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Mozilla: Why Desktop E-Mail Crucifies the Browser

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Interviews
Moz/FF

In an era when applications are moving into the web browser, the maker of the world's most popular open-source e-mail client wants you to stay on the desktop. Later this month, Mozilla will release Thunderbird 2, the latest version of its cross-platform e-mail application. The current version, 1.5, has almost 50 million users worldwide and has been translated into 35 languages. Built on the same technology as Mozilla's Firefox browser, it is loved by many for its advanced junk mail and filtering features, an integrated RSS news reader and the ability to customize with tons of add-ons. But with popular web-based e-mail services from Google, Microsoft and Yahoo, which offers unlimited storage, the need for a desktop e-mail client seems to be fading.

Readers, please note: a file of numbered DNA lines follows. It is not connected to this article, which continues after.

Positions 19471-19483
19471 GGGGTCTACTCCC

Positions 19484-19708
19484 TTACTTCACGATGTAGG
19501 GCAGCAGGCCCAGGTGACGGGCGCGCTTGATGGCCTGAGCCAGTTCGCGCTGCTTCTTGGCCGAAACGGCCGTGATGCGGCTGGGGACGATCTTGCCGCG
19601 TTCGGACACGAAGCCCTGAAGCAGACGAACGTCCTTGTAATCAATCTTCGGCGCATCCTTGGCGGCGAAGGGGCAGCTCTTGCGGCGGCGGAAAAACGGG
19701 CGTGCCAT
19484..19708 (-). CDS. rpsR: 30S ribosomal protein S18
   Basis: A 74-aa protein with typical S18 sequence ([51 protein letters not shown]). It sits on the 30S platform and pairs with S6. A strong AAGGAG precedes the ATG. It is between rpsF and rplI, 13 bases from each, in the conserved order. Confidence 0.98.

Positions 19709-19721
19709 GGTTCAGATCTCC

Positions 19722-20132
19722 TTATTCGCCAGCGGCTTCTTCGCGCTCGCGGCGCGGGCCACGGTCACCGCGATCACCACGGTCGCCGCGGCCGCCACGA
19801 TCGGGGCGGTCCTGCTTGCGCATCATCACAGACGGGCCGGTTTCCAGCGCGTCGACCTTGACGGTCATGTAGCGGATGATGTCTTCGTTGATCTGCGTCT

So we asked Scott MacGregor, Thunderbird's lead engineer, why anyone needs Thunderbird these days, and he had a pretty good answer. He also talked about Mozilla's open-source development model and told us what new features to expect when Thunderbird 2 becomes available.

Full Story.

re: Desktop email

atang1 wrote:
I never lost any email stored online.

But many people have. I only use my gmail account for trivial communication - never business.

Plus most email from the free webmail services (except for Gmail) is spam - I block all those domains (except google) at my firewall.

IMAP allows you to host your own email server (so you have no one to blame for data loss but yourself) AND lets you use any computer to view your stored messages.

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